After two more productive seasons with the Sixers, both of which ended with playoff defeats to the Celtics, Walker was traded to the Chicago Bulls. Given a bigger role, Walker became one of the most consistent scorers in the league. During six seasons with the Bulls, he averaged 20.6 points on 48.3% shooting, made four All-Star appearances and led the Bulls to the playoffs every time. He also scored a career-high 56 points in 1972, which remained the Bulls' franchise record until Michael Jordan hit 57 in 1987. 

While the Bulls never had much playoff success during Walker's tenure, he had a long-lasting impact on the franchise, which was in just its fourth year of existence when he came along. 

"The sport hadn't made it in Chicago going back decades and they were again looking to move the team," Pat Williams, the Bulls' general manager during Walker's tenure told the New York Times decades later. "But when Chet got there, everything changed."

His legacy extended off the court as well. He was the Bulls' representative to the NBPA in 1970 and was a plaintiff in the anti-trust lawsuit filed by the players to challenge the planned merger between the NBA and ABA and the league's reserve clause, which tied players to one team. The suit was successful in delaying the merger until 1976 and granting the players free agency for the first time. 

"The point was the lawsuit changed the structure of the NBA," Walker told veteran Chicago journalist Sam Smith years later. "The players started making more money, so the coaches made more money. It took away the sole power the owners had. The Robertson suit was the start of what made possible all the money that's made now. Larry Fleisher (players' attorney) never got the credit he deserved. Nobody talks about what those players did."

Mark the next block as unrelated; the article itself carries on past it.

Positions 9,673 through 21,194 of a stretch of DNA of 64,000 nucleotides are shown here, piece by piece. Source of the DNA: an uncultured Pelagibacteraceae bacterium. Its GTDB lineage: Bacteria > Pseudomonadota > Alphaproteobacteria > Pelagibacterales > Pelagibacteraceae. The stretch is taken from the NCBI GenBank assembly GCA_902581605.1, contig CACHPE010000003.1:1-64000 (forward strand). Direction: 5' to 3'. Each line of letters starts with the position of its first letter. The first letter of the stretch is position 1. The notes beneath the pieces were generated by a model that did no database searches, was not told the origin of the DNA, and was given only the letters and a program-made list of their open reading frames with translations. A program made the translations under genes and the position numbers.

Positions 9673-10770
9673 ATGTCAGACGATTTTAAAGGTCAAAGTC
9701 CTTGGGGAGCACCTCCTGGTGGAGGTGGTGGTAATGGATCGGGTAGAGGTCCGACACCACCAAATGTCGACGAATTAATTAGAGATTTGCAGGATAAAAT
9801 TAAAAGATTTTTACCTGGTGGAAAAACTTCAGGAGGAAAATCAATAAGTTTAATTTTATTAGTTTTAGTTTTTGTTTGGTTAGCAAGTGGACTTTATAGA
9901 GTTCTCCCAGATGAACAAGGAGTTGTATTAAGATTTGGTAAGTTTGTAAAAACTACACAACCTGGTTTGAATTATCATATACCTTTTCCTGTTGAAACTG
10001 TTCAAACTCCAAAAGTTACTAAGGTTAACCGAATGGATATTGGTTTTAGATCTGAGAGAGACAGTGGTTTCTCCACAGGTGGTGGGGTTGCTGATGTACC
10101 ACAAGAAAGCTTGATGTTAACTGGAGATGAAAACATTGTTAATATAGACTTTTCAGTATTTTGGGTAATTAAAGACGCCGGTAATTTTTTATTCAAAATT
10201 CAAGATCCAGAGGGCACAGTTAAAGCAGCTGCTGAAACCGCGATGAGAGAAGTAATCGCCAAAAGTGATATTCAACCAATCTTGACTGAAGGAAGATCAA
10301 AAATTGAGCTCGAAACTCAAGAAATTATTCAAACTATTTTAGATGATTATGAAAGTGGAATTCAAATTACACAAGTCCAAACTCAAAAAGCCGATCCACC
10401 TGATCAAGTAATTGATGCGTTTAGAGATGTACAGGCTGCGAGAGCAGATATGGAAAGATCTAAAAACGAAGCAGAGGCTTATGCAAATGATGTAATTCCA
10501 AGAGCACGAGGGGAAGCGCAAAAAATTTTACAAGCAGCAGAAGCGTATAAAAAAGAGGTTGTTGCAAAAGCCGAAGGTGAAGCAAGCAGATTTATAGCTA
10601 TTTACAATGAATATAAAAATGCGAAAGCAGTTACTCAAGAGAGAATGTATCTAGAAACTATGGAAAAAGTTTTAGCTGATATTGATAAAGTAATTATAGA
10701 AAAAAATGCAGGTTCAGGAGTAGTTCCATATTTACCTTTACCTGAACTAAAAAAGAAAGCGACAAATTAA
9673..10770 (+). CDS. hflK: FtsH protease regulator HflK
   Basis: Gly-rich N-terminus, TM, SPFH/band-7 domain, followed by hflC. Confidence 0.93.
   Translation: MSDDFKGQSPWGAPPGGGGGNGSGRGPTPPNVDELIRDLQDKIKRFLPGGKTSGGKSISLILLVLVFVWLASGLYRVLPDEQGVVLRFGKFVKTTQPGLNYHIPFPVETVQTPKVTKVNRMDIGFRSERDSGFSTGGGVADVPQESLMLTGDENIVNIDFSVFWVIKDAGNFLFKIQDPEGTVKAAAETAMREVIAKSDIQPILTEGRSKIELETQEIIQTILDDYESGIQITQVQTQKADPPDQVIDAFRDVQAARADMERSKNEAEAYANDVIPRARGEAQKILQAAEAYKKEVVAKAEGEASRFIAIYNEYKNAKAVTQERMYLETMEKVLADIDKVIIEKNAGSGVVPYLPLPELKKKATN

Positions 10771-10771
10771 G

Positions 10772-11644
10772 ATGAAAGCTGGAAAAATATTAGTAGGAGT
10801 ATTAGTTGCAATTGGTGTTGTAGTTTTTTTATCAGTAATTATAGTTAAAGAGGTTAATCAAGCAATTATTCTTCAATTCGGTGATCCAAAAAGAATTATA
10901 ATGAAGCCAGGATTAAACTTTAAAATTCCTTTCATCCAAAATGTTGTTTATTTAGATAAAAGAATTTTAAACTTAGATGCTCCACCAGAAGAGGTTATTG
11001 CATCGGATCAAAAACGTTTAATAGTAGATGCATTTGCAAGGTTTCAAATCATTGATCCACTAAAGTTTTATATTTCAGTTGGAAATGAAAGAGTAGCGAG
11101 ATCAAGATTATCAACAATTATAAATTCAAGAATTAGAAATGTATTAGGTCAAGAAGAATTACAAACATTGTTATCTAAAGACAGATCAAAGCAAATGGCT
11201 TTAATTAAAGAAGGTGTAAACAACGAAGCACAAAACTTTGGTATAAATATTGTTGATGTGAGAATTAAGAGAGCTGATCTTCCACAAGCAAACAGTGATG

Walker, though, believed the settlement did not go far enough, and refused to support it. He filed a separate lawsuit against Bulls owner Arthur Wirtz and left the team over a salary dispute following the 1975-76 season. When told, through a statement from David Stern, who was then an attorney with the league, that he was "legally Bulls property," Walker walked away for good. 

"I sat there reflecting on the word -- property," Walker wrote in his 1995 memoir. "Making $200,000 a year, I knew that millions of people would love to be in my shoes. Yet with Mr. Wirtz's claim to own me, I felt that two hundred years of my family's history in America had suddenly become real to me. I never said another word to him but turned and walked out the office door."

Following his retirement, Walker became a successful producer in Los Angeles. Most notably, his 1989 TV series, "A Mother's Courage," which was based on the life of Hall of Famer Isiah Thomas' mother, Mary, won an Emmy for Outstanding Children's Program. He was also a producer on Muhammad Ali's movie, "Freedom Road," and developed a friendship with the legendary boxer. 

All told, Walker played 1,032 games over 13 seasons with the Nationals, Sixers and Bulls, and averaged 18.2 points, 7.1 rebounds and 2.1 assists. He was named to the 1963 All-Rookie team, made seven All-Star appearances and won one championship in 1967. He was inducted into the Naismith Memorial Basketball Hall of Fame in 2012, and was an inaugural member of the Bulls' Ring of Honor in 2023. 

Regarded as a "first-class gentleman," by Jerry West, Walker will be remembered for forever changing the game, both on and off the court.